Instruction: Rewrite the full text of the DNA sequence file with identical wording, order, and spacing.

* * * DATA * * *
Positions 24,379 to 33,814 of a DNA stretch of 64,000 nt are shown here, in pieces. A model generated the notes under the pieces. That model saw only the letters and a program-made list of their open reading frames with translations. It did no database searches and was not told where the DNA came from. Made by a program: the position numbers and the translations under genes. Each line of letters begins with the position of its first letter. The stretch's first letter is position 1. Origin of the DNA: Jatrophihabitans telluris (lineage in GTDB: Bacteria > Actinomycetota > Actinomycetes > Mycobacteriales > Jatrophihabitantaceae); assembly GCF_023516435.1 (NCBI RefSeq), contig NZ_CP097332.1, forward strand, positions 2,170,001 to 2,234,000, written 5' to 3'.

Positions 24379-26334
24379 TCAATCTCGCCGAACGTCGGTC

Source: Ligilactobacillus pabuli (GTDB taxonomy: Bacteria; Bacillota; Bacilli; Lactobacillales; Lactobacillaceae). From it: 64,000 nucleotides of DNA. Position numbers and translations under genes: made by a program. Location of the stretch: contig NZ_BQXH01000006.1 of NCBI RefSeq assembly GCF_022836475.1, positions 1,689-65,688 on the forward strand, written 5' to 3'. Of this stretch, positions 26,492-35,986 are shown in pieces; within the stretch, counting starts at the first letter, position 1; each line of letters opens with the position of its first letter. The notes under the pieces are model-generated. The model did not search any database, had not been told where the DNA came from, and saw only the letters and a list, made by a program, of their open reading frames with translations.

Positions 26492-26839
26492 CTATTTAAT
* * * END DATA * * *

Positions 24,379 to 33,814 of a DNA stretch of 64,000 nt are shown here, in pieces. A model generated the notes under the pieces. That model saw only the letters and a program-made list of their open reading frames with translations. It did no database searches and was not told where the DNA came from. Made by a program: the position numbers and the translations under genes. Each line of letters begins with the position of its first letter. The stretch's first letter is position 1. Origin of the DNA: Jatrophihabitans telluris (lineage in GTDB: Bacteria > Actinomycetota > Actinomycetes > Mycobacteriales > Jatrophihabitantaceae); assembly GCF_023516435.1 (NCBI RefSeq), contig NZ_CP097332.1, forward strand, positions 2,170,001 to 2,234,000, written 5' to 3'.

Positions 24379-26334
24379 TCAATCTCGCCGAACGTCGGTC

Source: Ligilactobacillus pabuli (GTDB taxonomy: Bacteria; Bacillota; Bacilli; Lactobacillales; Lactobacillaceae). From it: 64,000 nucleotides of DNA. Position numbers and translations under genes: made by a program. Location of the stretch: contig NZ_BQXH01000006.1 of NCBI RefSeq assembly GCF_022836475.1, positions 1,689-65,688 on the forward strand, written 5' to 3'. Of this stretch, positions 26,492-35,986 are shown in pieces; within the stretch, counting starts at the first letter, position 1; each line of letters opens with the position of its first letter. The notes under the pieces are model-generated. The model did not search any database, had not been told where the DNA came from, and saw only the letters and a list, made by a program, of their open reading frames with translations.

Positions 26492-26839
26492 CTATTTAAT